County to Sammamish, citizens on East Lake Sammamish Trail: Drop Dead. County sticks with design, tree destruction

King County’s design for the Southern portion of improving the East Lake Sammamish Trail is 90% complete and despite indicating to Sammamish city officials that it would be more flexible, nothing in the design appears to be responsive to the City of residents.

In other words: Drop dead.

The Trail remains the 18 foot wide plan that has caused so much controversy in the Northern end. The Northern end runs from Inglewood Hill Road to the Redmond City Limits; the current Southern end under design, called Section 2A, runs from 33rd St. (the 7-11) to the Issaquah City Limits.

Despite the uproar over the County’s mowing down hundreds of trees, 33% of the trees in Section 2A will be destroyed and another 33% are at risk of being destroyed so the County can stubbornly stick to its design of a 12 ft wide paved area, with two feet of gravel on each side of the pavement and another foot of “clear” area on each side. The total, 18 ft, is equivalent of 1 1/2 lanes of the adjacent East Lake Sammamish Parkway.

City officials, finally waking up to the issues after totally acquiescing to the County on the Northern end, met with County officials. City officials were cautiously optimistic that the County would be more “flexible” with Section 2.

Looking at the design and tree retention documents, it doesn’t appear this is the case.

One of the bones of contention is the designation by the County of drainage ditches as wetlands, a highly questionable action. The documents now are calling the drainage ditches an “unnamed stream.”

The County’s Gina Auld, who is the Capital Project Manager for the Trail development, told me in a telephone conversation months ago that protecting the “wetlands” took precedence over tree removal. She didn’t mention “unnamed streams,” and looking at the plans, these appear to be the ditches that were previously characterized as wetlands.

I pointed out in the phone conversation that the Trail design could be narrowed or the alignment altered somewhat to protect trees and “wetlands.” Auld said “no” to this. After City officials met with County officials, the design remains the same.

Section 2A, from 33rd to the Issaquah City Limits, is the easiest section when it comes to either maintaining the County’s design or adjusting it. The Northern section was and continues to be problematic. Section 2B, north of 33rd to Inglewood Hill, will be the most difficult in terms of design, adjacent properties and environmental issues.

While most of 2A presents opportunities to make adjustments, the County’s design shows no flexibility. I walked the Trail recent, a portion with a homeowner, who remarked that the County agreed to move the Trail toward the Parkway in one section–by all of one foot.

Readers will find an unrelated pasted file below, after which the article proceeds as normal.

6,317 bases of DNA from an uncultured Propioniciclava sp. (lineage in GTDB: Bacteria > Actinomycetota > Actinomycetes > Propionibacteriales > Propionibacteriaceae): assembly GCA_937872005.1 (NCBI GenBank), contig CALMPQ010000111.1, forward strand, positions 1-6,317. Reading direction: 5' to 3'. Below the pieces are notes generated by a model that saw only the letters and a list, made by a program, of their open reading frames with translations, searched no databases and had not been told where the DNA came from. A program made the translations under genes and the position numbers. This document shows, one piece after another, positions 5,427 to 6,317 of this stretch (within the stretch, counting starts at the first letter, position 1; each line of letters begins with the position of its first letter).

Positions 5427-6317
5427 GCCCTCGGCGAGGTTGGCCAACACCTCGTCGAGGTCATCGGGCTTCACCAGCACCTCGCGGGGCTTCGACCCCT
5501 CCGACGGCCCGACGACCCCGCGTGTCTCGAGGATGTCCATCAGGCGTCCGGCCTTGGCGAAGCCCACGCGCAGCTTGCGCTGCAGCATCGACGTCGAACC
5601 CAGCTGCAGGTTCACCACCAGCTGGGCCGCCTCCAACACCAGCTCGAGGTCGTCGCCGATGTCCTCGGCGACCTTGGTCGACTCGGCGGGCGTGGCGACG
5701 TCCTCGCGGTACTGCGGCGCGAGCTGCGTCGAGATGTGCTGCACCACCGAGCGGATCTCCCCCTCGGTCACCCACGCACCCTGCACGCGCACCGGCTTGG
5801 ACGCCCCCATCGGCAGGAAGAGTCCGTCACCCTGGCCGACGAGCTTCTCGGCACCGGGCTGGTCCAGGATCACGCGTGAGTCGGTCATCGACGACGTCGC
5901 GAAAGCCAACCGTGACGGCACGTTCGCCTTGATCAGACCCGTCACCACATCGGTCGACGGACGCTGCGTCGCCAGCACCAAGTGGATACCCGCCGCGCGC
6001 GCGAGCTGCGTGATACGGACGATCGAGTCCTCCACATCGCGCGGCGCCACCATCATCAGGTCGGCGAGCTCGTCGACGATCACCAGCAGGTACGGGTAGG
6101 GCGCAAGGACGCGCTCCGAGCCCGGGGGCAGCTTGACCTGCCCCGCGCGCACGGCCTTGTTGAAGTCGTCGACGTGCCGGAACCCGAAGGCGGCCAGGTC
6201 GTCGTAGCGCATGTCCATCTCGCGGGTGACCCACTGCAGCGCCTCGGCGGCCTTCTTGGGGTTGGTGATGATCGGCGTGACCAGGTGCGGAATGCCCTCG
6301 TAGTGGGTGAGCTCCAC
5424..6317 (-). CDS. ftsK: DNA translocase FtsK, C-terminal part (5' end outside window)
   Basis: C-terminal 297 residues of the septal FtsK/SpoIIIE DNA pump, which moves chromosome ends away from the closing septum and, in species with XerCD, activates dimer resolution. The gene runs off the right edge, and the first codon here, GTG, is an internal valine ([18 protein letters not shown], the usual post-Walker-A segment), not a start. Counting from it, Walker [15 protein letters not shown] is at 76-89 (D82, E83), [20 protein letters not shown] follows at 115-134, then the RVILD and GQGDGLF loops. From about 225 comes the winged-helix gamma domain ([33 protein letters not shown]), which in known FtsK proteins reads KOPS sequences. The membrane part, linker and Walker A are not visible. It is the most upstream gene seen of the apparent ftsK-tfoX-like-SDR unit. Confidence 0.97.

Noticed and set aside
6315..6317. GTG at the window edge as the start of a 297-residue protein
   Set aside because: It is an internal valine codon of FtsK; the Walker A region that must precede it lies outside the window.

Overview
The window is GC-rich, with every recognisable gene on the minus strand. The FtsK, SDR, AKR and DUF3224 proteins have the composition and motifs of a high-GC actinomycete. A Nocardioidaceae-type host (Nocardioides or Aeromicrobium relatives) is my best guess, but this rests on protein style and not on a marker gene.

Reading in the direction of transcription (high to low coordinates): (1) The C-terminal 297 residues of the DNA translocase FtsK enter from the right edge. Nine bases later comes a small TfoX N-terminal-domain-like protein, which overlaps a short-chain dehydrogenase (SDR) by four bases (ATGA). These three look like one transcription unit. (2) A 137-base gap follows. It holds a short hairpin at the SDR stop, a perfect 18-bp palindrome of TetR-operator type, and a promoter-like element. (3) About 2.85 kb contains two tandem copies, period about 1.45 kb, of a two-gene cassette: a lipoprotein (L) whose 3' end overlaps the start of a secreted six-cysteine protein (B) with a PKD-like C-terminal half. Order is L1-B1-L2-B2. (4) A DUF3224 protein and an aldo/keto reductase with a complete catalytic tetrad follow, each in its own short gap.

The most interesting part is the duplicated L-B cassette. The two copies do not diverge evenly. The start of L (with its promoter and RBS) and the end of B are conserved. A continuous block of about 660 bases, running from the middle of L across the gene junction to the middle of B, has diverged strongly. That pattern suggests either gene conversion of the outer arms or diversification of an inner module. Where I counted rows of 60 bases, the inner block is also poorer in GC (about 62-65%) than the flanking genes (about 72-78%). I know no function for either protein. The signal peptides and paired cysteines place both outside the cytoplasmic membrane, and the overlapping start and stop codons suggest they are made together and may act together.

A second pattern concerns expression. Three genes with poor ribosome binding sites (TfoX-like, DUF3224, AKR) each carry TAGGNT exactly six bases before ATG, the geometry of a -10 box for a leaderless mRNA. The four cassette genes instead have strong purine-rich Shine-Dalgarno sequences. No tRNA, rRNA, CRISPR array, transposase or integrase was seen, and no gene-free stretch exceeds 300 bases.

The beginning of 2A, that portion from the Issaquah City Limits north to for a few hundred yards, is one of the most difficult portions. The County’s answer: take down trees instead of narrowing the Trail design for this section.

There are other sections of the Trail where trees are designated to be removed that appear midway between the Parkway and the Trail, and not even within the Trail railbed.

Of 193 “Total Significant Trees Assessed by Aborist,” 69 are designated to be removed, or 36%. Another 28% are at risk, of 65% of the “significant” trees.

Unclear is what happens to hundreds of other trees that don’t fall within Sammamish’s definition of “significant” trees. These include landscaping/privacy screening trees and other trees that may not have grown yet to the “significant” level. If the Northern end is the example, these trees will become kindling.

The Trail design is 90% completed and the County says the tree retention plan “could” change. Given the “drop dead” to citizen comments so far, I wouldn’t be optimistic about this.

The question is, What will Sammamish do about this? The City holds the permitting authority and it can withhold the permit. Will the City step up in a manner it failed to do for the Northern end and protect the environment and our citizens? Or will it bow to the County once again?

The tree retention plan may be found here.

The 90% design plans may be found here.

The main page of the Trail information may be found here.

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This entry was posted in City Council, City Staff, East Lake Sammamish Trail, Sammamish, Sammamish City Council, Sammamish Home Owners, SHO and tagged , , , , . Bookmark the permalink.

9 Responses to County to Sammamish, citizens on East Lake Sammamish Trail: Drop Dead. County sticks with design, tree destruction

  1. I bought a 10 yr old house when I moved out here whose original ads referred to a “mountain view”…it was long gone when we moved in as the trees about a half mile away were growing 10-12 inches/year and now completely obscure the mountains.

    One thing I’ve learned living in the Northwest…you might miss a tree today, but there will be five to take its place in a few years. The trail, however, will be appreciated and needed for decades to come – as they have been everywhere else they’ve done them right.

    Can we find something else to get excited about?

    • cityhamilton says: